Hugo Cabret is a young porcelain faced boy with luminous blue eyes. He lives in the clocktower in a train station and spends most of his days scurrying though recesses and behind walls ensuring the numerous timepieces in the station run like… well you know.
Hugo avoids attention at all costs and rarely ventures out into the station among the hubbub of the faceless throngs wending their way to and from places unknown, except on rare occasions to find food and parts that he needs, ever watchful for the vindictive and over zealous Station Inspector (Sacha Baron Cohen) who has a nasty habit of handing orphans over to the authorities at a moment’s notice.
But both hunger and necessity force Hugo from the safety afforded behind the main walls, for the young lad is working on a project that holds great significance for him, something that requires parts that aren’t available without risk.
It is on one of these excursions that Hugo finds himself face to face with a highly disgruntled merchant who runs a toy stall. The merchant is Georges (Ben Kingsley), and he confiscates Hugo’s beloved and treasured notebook as punishment.
Hugo teams with the merchant’s ward Isobel (Chloe Moretz), who senses an adventure brewing and the two uncover facts that involve both Hugo’s and Georges’ pasts.
I went into Hugo positive I would be wowed, and in a way I was, but before I go dubbing flicks Great or handing out Oscars there is one thing I would like answered…
Hugo is a visual feast for the eyes, boasts a charm level off the charts and production values that should make the mediocre directors of this world sob. But what is it about?
Of course having seen it I could throw 500 more words at you running through the events and characters of the film. That’s not what I am asking, anyone with a pair of 3D glasses, two hours and twenty bucks could tell you that. I am curious as to what Martin Scorcese was trying to say, and I can’t do justice to my curiosities here without massive spoilers, so I won’t.
Instead I will say that Hugo is a supreme work of brilliant visuals and lush production that taught me precious little. If you asked me what the message was or the feeling I was supposed to take away as a viewer I could not answer. There are numerous themes and plot developments hinted at that either peter out to nothing or aren’t taken to their logical conclusion, and one character has an about face so sudden and inexplicable that it made my head spin.
For mine Hugo is a brilliantly realised exercise in confusion, a frustrating story so expertly presented that most chose to ignore the fact that at its core Hugo isn’t really about anything aside from universal happy endings.
It is like a dopey cheerleader giving a speech, it rambles on a little bit and doesn’t have a point but shucks it all sure is purty.
Does any of this make Hugo a worthless film? No chance, it is charming and obviously a work to be appreciated, the sheer level of attention to detail, along with technical excellence and expert acting are admirable.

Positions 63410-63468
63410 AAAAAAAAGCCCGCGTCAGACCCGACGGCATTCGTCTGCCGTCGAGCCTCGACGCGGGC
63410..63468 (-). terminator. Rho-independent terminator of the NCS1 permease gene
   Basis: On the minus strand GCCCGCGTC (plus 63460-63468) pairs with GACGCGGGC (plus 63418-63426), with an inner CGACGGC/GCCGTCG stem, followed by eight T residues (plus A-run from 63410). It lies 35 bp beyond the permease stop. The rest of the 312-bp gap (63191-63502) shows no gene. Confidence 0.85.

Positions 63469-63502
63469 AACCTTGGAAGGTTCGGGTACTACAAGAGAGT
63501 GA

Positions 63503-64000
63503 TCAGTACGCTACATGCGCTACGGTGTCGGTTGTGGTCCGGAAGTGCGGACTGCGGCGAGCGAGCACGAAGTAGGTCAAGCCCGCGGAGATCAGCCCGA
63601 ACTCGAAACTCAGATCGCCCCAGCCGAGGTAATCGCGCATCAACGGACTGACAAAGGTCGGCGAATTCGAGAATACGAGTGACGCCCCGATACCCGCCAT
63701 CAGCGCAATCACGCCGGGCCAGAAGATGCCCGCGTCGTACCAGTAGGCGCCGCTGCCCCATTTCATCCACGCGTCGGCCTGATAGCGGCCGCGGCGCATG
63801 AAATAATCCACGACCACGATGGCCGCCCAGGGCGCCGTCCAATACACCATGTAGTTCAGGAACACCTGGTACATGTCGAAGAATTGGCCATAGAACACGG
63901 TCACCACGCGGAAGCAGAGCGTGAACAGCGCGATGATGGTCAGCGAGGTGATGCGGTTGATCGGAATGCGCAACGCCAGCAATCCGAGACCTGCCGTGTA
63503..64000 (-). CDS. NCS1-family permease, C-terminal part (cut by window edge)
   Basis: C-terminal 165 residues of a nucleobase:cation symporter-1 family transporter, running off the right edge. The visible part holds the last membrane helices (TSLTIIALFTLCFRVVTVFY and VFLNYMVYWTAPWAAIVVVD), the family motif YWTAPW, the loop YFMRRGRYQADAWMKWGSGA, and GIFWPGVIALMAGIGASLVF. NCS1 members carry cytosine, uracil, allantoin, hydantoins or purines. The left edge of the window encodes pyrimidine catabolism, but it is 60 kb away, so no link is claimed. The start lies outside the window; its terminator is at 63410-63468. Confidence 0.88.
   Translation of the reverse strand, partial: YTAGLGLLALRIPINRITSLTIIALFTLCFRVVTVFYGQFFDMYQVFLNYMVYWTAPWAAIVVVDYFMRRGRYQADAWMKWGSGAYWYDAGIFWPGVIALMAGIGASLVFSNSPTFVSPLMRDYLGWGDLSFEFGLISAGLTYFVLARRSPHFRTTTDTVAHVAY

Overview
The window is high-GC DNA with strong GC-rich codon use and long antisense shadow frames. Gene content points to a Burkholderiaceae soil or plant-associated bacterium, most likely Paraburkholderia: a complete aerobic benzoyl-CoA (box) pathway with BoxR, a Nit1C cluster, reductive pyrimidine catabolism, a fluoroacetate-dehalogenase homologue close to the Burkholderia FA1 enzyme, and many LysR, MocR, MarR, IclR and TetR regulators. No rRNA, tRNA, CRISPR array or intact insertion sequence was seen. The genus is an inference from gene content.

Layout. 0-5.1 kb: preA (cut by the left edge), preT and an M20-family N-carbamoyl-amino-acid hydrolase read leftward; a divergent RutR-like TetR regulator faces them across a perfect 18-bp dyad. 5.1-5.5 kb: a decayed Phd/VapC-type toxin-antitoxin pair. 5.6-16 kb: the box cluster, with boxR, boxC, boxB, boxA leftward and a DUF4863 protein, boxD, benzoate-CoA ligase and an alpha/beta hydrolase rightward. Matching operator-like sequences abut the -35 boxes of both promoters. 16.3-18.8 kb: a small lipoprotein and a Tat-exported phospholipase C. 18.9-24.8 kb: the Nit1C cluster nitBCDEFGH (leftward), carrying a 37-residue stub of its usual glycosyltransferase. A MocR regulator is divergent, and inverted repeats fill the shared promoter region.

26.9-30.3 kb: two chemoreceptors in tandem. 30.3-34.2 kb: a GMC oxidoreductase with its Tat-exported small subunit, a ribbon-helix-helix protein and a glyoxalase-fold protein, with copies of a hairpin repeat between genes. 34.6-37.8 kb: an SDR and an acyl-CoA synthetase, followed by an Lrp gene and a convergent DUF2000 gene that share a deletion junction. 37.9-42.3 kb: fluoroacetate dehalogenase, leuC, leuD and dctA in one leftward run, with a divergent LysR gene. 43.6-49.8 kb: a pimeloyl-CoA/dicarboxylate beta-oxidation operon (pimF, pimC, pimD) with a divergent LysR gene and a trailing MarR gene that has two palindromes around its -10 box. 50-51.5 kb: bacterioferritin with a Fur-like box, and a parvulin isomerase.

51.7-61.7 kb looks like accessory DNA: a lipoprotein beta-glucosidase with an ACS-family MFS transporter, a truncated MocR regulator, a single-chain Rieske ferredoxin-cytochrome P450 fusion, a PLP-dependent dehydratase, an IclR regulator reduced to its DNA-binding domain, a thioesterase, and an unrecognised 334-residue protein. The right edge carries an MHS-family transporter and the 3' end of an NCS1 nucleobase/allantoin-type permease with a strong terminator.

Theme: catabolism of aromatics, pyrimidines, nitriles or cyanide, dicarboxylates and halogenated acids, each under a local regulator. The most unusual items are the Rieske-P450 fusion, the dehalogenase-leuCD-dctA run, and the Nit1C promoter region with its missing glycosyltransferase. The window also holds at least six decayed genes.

I have wracked my brains over what the central theme may be with this film, and come up with a great many possibilities. Without describing any of them what I will say is that I don’t think there is one overriding message here, and if there was it wasn’t well realised.
So while Hugo might be a breathtaking work of superlative cinema visuals, it is only a very good film, not a truly great one.
Final Rating – 7.5 / 10. A fine family friendly charmer of a film (a bit slow and deliberate for the wee littlies) and a visual masterpiece.
Ask yourself the following questions:
- What was the significance of Christopher Lee’s character aside from being dignified and telling you books are nice?
- Why was Hugo to work with Georges in his store but never did – aside from fixing the mouse.
- Wasn’t it just a little twee that the author of the book the kids are reading rocks up over their shoulder?
- What logic is there for Georges to quit filmmaking and hate it so much because of war? I think film would have represented a welcome escape from the horrible reality of wartime atrocity.
- And explain to me why after arguing with his wife, berating his daughter and resenting Hugo does a three minute screening of his flick cause an about face?
I would love to say that in fixing the automaton and ‘curing’ Georges hatred of film that Hugo re-connects with a Father figure and finds the love of a new family. I don’t think that was relayed at all effectively in the film. Instead we get a hackneyed message that ‘films are great’ shoehorned in.
If someone can clear this up for me in a tweet length summation I will be forever grateful. Until then I will justify the fawning over Hugo as a career achievement award for Martin Scorcese and not as a genuine reaction to what I think is only a decent film.